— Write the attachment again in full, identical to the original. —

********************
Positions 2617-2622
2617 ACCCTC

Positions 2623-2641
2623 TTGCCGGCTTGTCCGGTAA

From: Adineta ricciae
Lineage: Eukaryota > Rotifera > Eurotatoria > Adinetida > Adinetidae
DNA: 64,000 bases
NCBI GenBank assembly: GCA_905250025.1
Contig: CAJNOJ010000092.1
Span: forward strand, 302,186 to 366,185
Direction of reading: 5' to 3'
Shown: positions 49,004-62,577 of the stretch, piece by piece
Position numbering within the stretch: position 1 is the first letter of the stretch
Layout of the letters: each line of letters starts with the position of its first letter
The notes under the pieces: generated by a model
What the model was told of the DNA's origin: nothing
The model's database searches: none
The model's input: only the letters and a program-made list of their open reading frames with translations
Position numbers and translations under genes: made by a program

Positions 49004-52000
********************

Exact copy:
Positions 2617-2622
2617 ACCCTC

Positions 2623-2641
2623 TTGCCGGCTTGTCCGGTAA

From: Adineta ricciae
Lineage: Eukaryota > Rotifera > Eurotatoria > Adinetida > Adinetidae
DNA: 64,000 bases
NCBI GenBank assembly: GCA_905250025.1
Contig: CAJNOJ010000092.1
Span: forward strand, 302,186 to 366,185
Direction of reading: 5' to 3'
Shown: positions 49,004-62,577 of the stretch, piece by piece
Position numbering within the stretch: position 1 is the first letter of the stretch
Layout of the letters: each line of letters starts with the position of its first letter
The notes under the pieces: generated by a model
What the model was told of the DNA's origin: nothing
The model's database searches: none
The model's input: only the letters and a program-made list of their open reading frames with translations
Position numbers and translations under genes: made by a program

Positions 49004-52000